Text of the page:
Archive for August, 2009

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VB.Net – Hide Form at Startup

28/08/2009

I’ve been using Microsoft Visual Basic 2008 (Express Edition) recently to create some utilities.  As part of this I needed to have an application start-up but only display as an icon in the system tray.  After attaching a notify icon control to my main form I set the form’s load method to set the display in task bar and visible properties of the form to be false.

Private Sub frmMain_Load(ByVal sender As System.Object, ByVal e As System.EventArgs) Handles MyBase.Load
notifyiconMain.Visible = True
Me.WindowState = FormWindowState.Minimized
Me.Visible = False
End Sub

However this code doesn’t have quite the effect you think it should – i.e. hiding the form and displaying the icon in the system tray.  What in fact happens (at least on Windows XP) is the window is squished up next to the start menu (the icon in the system tray is also there – as we would want).

That window shouldn't be visible

That window shouldn't be visible

These few lines of code work fine once the form is created and displayed, so the issue is definitely linked to the initial creation of the form.

After trying several options (such as minimise, restore, minimise) I succumbed to Googling for an answer and whilst I found lots of answers they were all complicated, a little laborious or just bad coding practice.  However I did find a different and surprisingly simple solution.

Rather than setting the window as minimised in the load method just set the WindowState property of the form to “Minimized“.  The load method then simply becomes…

Private Sub frmMain_Load(ByVal sender As System.Object, ByVal e As System.EventArgs) Handles MyBase.Load
notifyiconMain.Visible = True
Me.Visible = False
End Sub
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Excel: Last Entry

28/08/2009

I was challenged to work out a little problem someone was having with Excel today.  The expectation was that I could write some VBA to resolve it, but once I found out what the task was I quickly managed to put together a purely Excel function based solution.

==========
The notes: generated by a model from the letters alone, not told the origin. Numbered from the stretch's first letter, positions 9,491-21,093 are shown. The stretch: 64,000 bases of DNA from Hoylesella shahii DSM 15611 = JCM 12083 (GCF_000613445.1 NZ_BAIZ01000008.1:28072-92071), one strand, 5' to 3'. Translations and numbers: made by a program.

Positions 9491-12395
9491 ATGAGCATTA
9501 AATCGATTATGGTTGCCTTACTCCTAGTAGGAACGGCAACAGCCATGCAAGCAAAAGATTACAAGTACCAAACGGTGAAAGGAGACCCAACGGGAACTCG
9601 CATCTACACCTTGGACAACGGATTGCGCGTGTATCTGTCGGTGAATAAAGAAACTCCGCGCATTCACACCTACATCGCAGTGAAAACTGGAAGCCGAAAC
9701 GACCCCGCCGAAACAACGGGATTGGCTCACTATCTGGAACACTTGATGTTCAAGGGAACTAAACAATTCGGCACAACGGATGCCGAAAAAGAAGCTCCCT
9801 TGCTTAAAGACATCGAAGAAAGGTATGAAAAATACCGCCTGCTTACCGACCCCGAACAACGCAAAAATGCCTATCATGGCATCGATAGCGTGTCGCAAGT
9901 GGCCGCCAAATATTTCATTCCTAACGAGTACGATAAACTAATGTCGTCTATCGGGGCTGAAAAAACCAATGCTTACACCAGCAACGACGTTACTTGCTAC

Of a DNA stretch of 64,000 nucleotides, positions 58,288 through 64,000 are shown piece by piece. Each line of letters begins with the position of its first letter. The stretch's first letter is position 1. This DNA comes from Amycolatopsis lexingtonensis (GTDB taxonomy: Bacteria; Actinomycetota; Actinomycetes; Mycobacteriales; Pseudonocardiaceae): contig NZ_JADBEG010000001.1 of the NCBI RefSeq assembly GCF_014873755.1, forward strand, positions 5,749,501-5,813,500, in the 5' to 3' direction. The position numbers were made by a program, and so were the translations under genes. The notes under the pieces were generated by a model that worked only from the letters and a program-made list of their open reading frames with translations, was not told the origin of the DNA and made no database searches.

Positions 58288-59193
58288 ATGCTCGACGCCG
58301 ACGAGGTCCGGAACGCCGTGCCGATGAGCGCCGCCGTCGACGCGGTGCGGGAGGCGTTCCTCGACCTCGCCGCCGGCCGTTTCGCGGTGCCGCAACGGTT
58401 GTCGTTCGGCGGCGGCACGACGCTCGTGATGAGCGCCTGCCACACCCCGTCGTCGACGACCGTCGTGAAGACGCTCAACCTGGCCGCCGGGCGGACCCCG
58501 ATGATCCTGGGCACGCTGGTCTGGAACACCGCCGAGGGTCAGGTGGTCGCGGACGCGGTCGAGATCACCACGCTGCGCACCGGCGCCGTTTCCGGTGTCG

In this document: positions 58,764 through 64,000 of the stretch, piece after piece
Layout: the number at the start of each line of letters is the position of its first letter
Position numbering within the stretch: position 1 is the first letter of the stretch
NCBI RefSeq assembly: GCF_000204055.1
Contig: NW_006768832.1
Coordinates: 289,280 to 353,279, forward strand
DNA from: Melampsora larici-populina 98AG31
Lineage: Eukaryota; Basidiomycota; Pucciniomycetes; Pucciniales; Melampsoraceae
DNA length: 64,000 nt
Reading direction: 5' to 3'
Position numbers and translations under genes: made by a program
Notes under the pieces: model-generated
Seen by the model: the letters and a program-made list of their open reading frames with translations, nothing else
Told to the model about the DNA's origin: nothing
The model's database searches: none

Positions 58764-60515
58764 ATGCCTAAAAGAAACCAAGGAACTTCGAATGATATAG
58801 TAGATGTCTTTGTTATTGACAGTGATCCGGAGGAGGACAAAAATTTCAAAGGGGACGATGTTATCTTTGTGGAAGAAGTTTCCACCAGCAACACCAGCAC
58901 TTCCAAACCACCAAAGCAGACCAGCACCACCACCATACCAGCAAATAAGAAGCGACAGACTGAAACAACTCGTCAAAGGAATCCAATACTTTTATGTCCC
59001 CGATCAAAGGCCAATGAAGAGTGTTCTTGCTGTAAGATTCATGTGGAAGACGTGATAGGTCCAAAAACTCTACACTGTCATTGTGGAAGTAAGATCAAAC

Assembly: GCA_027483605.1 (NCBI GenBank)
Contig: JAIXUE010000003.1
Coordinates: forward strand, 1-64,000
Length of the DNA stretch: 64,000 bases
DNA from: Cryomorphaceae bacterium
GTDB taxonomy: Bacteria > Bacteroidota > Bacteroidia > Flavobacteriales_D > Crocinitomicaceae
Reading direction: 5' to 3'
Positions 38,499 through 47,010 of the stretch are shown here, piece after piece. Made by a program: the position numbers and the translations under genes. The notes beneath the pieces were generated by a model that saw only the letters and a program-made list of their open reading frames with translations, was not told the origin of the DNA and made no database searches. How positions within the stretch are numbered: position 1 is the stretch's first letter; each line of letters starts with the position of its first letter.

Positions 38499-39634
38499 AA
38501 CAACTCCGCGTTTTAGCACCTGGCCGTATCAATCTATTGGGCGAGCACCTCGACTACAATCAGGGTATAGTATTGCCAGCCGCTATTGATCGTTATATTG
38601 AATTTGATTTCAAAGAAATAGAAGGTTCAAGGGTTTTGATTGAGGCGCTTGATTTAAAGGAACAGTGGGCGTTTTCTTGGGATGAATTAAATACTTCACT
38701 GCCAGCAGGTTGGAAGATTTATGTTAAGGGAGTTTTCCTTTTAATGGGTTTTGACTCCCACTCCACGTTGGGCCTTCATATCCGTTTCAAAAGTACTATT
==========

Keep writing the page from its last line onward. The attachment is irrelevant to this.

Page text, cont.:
The task was to pick the last entry from a vertical list of cells.  The list is sequential so there are no blank lines which makes the choice of algorithm to find the last entry quite open.   The algorithm I chose was based on a list length and vector approach.

Example

Example

So to start with I needed to know how many entries were in the list.  The COUNTA function will provide this.  This in effect tells us how many rows we have to step down to get to the last entry.  The OFFSET function allows us to carry out these steps based on the first entry in the list.  Because we’re starting at the first entry then we don’t need to move if there is only one entry, so we need to subtract one from the count to give us the number of “steps” to take from the first cell.

The screen shot illustrates how this is built up for a list in column A starting at cell A1.  The function we would use is simply =OFFSET(A1,COUNTA(A:A)-1,0,1,1)

However this does give us a #REF! if the list has no entries – which looks like an error if you give someone a blank list (essentially because it is).  So if you need to account for this, just include an IF.

=IF(COUNT(A:A)=0,””,OFFSET(A1,COUNTA(A:A)-1,0,1,1))

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Quit XBMC when it freezes (MAC)

24/08/2009

I run XBMC on a Mac Mini plugged into my TV.  Sometimes XBMC gets a bit caught up and freezes or gets locked into some sort of loop.  I have it running in full screen which makes it rather hard to quite when the application with focus is non-responsive.  So to get past this, press F8 to bring up Spaces and navigate to another space.  From here right click on XBMC in the dock to reveal and select Force Quit.